|Photo by Allan Drewitt (Flickr)|
silver pheasant (en); faisão-prateado (pt); faisan argenté (fr); faisán plateado (es); silberfasan (de)
The silver pheasant is found in south-eastern Asia, from southern China down to Myanmar, Thailand and Vietnam.
These birds exhibit a large sexual dimorphism, especially because of the large tail of the males. Including the tail, the males are 120-125 cm long while the smaller females are 60-75 cm long. The males weigh 1,1-2 kg while the females weigh 1,1-1,3 kg.
Silver pheasants are found in dry grasslands and tropical moist forests, especially along the forest edge, from sea level up to an altitude of 1.000 m.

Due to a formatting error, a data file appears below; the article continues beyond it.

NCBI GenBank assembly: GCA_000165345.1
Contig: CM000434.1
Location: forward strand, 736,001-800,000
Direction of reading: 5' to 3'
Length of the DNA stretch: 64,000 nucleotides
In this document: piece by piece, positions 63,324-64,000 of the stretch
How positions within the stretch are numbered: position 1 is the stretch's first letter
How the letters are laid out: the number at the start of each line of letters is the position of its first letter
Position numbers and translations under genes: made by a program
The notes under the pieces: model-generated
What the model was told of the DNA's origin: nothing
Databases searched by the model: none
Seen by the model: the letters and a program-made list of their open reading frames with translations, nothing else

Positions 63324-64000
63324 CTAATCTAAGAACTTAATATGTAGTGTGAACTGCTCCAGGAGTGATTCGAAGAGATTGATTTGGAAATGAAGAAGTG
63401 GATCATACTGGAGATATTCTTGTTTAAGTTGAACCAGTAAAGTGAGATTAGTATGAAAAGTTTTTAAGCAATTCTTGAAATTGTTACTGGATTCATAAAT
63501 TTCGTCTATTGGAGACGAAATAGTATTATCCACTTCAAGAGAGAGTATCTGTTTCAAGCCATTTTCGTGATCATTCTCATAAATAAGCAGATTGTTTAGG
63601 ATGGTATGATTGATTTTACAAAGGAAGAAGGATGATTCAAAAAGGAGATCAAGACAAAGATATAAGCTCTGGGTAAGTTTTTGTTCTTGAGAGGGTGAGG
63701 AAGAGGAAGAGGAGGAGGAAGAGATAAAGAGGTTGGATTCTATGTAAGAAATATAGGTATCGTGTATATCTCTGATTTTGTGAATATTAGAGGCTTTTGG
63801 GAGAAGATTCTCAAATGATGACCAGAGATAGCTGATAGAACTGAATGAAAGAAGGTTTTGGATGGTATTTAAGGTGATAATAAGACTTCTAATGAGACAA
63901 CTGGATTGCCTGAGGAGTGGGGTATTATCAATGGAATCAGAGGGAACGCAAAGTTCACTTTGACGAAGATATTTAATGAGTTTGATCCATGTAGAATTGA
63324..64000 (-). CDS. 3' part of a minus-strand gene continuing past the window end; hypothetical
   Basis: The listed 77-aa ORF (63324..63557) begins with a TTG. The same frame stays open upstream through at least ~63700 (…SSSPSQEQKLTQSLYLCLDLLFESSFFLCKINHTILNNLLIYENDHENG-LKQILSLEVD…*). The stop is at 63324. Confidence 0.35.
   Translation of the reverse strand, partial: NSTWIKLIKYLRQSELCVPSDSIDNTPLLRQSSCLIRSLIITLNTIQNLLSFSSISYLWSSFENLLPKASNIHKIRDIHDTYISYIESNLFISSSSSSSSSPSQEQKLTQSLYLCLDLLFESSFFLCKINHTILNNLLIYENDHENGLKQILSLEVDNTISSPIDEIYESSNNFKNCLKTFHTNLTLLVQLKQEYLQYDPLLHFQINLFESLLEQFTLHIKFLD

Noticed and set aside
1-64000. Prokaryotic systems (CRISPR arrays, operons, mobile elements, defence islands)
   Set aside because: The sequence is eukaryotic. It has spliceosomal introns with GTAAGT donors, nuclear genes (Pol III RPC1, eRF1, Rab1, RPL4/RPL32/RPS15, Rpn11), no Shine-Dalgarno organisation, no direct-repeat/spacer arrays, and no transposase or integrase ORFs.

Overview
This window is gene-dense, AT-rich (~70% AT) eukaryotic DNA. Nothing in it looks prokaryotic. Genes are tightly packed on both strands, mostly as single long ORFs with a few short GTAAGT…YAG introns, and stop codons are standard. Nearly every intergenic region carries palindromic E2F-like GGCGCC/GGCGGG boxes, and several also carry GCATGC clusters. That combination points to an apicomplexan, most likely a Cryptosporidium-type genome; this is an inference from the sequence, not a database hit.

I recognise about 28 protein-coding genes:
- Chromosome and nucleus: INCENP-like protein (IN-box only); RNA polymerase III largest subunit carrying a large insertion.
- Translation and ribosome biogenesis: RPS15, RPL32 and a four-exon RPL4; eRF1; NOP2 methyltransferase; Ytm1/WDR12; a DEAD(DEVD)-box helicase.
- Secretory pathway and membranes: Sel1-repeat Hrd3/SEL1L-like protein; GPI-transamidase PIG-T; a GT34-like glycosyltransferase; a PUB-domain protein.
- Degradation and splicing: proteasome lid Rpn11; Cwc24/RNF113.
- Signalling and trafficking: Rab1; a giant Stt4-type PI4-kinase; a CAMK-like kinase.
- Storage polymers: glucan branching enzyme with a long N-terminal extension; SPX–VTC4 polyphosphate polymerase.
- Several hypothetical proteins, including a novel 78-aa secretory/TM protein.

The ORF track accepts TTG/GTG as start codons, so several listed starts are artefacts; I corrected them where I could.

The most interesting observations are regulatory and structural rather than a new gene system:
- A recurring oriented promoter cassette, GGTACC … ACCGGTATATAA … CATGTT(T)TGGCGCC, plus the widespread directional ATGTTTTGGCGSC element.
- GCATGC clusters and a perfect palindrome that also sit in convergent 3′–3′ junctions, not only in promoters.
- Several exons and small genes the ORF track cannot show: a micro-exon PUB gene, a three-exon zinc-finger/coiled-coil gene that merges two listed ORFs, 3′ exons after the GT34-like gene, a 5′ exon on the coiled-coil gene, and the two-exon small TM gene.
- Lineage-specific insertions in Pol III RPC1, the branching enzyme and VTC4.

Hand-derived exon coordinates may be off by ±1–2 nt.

They forage on the ground, mainly taking seeds and fruits, but also some invertebrates.
Silver pheasants breed in March-June. The males are polygamous, often living in small groups with one male and several females. They nest on the ground, where the female lays 6-9 eggs. Some nests can have up to 15 eggs, but these a most likely from several females. The eggs are incubated for 25-26 days and the precocial chicks are able to feed themselves soon after hatching. Both sexes help the chicks find food and protect them from predators.
IUCN status - LC (Least Concern)
This species has a large breeding range and is reported to be widespread and common. Some populations are declining locally owing to ongoing habitat destruction and unsustainable levels of hunting.